Getting What You Want

Something that's not really as obvious as it seems is knowing what you want out of life. The truth is that a very large number of people in this world just don't know exactly what they want. Just as it's impossible to meet all the expectations when developing a piece of software with poor or fuzzy requirements, so too is it true in life. That includes your career. If you don't know very specifically what you want, you'll have difficulty achieving it and probably wouldn't recognize it if you did.

My observations have led me to believe that a large majority of programmers got into this business much as I did: I started programming for fun, got hooked, and decided that it would be a cool way to make a living. I then went out and got a job. What exactly was I looking for in a programming career? In retrospect, I had absolutely no idea. I just wanted to get paid to write code.

Having put a number of miles behind me by now, I have a much better idea of what I want for two reasons. First, I've had enough experience to see what's out there, what I like, and what I passionately wish to avoid. Secondly, and I think even more importantly, is the fact that at one point I sat up and realized I was working with fuzzy requirements and decided to do something about it. I actually spent time and gave serious, detailed thought to just exactly what I wanted in my programming career. I then set out to accomplish it.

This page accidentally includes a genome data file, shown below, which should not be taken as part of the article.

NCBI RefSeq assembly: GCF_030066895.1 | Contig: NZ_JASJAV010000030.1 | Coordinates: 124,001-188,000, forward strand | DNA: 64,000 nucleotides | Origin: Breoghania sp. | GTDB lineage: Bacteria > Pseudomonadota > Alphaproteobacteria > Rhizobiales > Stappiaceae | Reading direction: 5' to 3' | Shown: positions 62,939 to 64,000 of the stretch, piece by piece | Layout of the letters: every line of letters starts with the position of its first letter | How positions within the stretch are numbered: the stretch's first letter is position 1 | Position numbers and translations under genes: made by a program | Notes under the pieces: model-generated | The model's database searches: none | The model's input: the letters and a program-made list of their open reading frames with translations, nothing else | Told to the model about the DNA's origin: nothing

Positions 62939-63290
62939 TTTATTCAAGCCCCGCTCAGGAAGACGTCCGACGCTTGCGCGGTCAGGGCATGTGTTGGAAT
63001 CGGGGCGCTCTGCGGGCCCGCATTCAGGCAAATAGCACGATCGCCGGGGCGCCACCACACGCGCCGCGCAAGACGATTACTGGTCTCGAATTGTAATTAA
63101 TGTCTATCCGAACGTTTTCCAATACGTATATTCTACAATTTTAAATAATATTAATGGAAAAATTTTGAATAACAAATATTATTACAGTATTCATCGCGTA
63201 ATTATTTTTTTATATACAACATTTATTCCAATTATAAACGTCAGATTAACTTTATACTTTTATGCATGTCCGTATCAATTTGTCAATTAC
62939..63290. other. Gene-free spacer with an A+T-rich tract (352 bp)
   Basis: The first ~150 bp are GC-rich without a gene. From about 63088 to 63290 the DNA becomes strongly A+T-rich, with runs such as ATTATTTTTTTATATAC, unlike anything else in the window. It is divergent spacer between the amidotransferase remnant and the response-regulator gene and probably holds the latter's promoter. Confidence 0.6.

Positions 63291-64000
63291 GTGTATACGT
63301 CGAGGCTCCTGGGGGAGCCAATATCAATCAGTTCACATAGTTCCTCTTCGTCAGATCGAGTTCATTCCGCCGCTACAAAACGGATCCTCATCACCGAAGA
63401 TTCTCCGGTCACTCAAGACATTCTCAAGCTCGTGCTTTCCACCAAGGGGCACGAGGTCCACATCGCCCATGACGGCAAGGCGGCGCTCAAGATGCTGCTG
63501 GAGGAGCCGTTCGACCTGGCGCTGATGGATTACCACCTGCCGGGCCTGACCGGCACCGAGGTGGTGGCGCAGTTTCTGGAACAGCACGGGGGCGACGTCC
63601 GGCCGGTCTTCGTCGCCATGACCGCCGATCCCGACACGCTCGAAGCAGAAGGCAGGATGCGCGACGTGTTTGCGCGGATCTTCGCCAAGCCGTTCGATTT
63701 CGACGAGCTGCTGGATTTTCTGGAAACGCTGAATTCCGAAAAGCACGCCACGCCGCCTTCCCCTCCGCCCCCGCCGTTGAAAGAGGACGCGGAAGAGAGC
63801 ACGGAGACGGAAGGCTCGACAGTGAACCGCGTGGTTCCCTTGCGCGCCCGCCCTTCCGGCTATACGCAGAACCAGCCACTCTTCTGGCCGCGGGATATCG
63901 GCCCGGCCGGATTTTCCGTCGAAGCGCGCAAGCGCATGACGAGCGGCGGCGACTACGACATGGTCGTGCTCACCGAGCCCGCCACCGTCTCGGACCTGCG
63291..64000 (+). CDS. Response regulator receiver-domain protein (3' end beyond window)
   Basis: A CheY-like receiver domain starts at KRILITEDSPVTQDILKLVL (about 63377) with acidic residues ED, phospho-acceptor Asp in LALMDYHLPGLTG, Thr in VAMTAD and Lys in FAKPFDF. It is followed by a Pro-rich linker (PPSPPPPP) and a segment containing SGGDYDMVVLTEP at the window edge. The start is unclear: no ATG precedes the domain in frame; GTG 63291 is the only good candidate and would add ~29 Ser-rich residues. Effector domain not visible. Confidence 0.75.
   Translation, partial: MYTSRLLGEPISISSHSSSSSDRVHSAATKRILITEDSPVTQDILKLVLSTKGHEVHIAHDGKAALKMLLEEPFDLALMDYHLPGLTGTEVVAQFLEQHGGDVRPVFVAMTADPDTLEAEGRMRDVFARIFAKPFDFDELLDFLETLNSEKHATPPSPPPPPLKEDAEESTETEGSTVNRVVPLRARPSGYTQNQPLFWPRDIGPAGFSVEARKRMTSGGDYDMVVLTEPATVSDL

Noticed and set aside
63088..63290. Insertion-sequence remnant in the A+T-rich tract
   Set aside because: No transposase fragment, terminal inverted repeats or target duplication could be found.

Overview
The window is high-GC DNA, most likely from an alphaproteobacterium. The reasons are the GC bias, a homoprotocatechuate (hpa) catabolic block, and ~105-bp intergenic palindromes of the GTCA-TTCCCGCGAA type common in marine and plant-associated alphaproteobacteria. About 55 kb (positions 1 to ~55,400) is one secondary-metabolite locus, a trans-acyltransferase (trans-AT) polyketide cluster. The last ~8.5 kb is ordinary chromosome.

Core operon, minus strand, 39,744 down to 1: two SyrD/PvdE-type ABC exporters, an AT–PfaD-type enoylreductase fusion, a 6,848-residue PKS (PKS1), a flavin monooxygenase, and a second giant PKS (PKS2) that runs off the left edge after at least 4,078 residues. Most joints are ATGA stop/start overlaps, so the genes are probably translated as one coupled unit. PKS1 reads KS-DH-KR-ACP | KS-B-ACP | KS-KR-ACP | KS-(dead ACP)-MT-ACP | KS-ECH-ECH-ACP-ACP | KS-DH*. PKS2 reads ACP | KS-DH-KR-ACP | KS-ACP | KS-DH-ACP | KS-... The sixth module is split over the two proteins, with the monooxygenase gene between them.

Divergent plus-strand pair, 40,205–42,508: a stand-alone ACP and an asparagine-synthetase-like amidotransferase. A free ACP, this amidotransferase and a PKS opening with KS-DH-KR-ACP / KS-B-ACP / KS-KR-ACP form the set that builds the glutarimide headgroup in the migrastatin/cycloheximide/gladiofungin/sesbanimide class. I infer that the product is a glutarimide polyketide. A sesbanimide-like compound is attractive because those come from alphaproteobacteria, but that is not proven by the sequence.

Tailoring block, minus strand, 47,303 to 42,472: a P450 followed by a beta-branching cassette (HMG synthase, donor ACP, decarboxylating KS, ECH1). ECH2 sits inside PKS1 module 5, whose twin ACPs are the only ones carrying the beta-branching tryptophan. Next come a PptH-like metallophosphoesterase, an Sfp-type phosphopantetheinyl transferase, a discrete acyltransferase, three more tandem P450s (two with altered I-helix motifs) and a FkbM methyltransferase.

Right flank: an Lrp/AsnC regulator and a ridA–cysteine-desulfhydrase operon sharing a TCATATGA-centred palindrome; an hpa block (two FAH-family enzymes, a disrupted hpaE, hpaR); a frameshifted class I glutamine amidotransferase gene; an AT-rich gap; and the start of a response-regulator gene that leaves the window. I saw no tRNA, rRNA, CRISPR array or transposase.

Naturally, it's much easier to get what you want when you know what it is, and I have had a very enjoyable career thus far. I've spent time doing the types of things I wanted to do and have been paid well for it. This is not because I'm any kind of superstar, one-in-a-million programmer. It's simply because I detailed my goals and desires and then set out to accomplish them in exactly the same way that I would approach turning a requirements document into a good design and ultimately an implemented product. That involves little more than taking one step at a time, always with an eye to the future. Of course, from time to time, I revisit my desires and tweak the spec where necessary, as what I want tends to change. I also spend a fair amount of time reviewing where I am, where I've been, and how things are going so far in my efforts to meet these goals. That helps me to make the necessary course corrections.